Part of speech: adjective
Origin: Latin, 16th century
(Technical) Lying over or above something else; overlying.
Examples of Superjacent in a sentence
"I spread a superjacent layer of topsoil in the garden to protect my seedlings."
"You can find the seasonal items on the superjacent shelf."
“Superjacent” is a loanword from Latin, formed by joining the prefix “super-” (meaning “over”) with “jacere,” meaning “to lie.”
Did you Know?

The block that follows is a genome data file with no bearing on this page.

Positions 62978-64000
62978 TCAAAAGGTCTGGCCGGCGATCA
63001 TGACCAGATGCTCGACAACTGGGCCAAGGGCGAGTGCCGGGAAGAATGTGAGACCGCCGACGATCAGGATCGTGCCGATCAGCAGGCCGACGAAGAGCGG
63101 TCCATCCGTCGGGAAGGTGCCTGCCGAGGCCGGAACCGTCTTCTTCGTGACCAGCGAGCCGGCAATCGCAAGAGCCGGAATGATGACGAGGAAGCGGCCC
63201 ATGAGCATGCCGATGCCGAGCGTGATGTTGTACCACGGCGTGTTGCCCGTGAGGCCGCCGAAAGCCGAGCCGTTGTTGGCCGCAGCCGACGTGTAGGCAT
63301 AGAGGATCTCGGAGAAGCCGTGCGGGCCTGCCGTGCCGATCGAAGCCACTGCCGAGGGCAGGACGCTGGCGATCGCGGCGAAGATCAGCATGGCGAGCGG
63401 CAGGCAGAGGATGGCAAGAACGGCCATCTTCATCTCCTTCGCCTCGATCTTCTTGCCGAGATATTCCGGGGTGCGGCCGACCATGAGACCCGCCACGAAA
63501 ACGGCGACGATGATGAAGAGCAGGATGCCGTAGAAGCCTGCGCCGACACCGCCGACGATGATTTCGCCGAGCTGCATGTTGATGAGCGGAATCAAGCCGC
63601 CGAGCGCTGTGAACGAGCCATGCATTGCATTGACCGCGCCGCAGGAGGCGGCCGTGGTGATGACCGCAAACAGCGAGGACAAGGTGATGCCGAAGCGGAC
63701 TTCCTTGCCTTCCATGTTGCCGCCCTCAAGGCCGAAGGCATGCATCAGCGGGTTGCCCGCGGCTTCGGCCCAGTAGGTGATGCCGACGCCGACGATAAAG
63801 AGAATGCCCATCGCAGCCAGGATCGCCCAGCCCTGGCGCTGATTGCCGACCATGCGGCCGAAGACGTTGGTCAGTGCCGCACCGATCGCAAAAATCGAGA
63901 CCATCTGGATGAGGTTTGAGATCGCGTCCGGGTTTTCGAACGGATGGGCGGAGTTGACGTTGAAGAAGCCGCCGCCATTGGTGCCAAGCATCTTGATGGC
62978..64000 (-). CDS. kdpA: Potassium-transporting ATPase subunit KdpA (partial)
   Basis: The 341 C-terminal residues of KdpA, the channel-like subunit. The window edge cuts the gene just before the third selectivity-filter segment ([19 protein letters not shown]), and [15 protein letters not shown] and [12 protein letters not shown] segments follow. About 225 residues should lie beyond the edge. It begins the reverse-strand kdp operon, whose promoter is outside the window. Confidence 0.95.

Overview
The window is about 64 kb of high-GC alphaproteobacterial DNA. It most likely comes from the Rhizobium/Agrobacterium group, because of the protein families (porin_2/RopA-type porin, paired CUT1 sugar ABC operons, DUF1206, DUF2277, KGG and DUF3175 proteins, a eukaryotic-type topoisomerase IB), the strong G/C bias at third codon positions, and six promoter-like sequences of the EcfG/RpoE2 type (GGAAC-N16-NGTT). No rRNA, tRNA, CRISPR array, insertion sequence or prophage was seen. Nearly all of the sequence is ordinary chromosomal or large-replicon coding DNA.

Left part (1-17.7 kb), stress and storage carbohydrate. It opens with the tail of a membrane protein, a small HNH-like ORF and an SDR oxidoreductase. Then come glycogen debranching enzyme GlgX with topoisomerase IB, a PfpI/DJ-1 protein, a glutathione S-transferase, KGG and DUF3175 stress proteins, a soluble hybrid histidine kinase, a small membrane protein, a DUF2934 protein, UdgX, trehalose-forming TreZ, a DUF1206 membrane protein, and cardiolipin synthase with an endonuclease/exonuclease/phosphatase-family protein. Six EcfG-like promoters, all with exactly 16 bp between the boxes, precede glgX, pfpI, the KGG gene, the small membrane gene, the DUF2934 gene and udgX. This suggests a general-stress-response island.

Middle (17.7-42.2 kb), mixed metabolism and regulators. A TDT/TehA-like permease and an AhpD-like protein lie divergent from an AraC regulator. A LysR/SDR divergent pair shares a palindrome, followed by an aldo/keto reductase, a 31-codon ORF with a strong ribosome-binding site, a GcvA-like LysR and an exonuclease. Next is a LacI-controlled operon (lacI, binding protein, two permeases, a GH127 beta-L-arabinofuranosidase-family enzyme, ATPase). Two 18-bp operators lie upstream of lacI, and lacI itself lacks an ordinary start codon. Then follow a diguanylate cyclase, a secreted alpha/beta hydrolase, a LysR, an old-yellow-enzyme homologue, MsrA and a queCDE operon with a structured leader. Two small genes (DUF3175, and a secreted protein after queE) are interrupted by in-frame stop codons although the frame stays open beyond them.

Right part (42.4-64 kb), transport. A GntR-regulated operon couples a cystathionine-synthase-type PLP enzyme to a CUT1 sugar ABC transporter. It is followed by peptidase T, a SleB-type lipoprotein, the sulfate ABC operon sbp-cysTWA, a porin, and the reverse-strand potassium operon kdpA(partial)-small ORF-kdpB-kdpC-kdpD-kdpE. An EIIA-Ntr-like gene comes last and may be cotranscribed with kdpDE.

The earth we stand on is not simply composed of soil. Encircling Earth’s crust is an appropriately named layer called “bedrock,” and superjacent to that is another layer called “parent rock.” But above these layers of rock are three more superjacent layers that make up what most people think of as "earth" or "ground." These include two types of soil: subsoil, which sits upon the rock layer, and topsoil, which sits above subsoil. Superjacent to all of these is what’s known as “humus,” or “the organic layer,” a dark dirt made up of decaying leaf litter and other decomposing matter, making it the most nutrient-rich part of all the soil layers.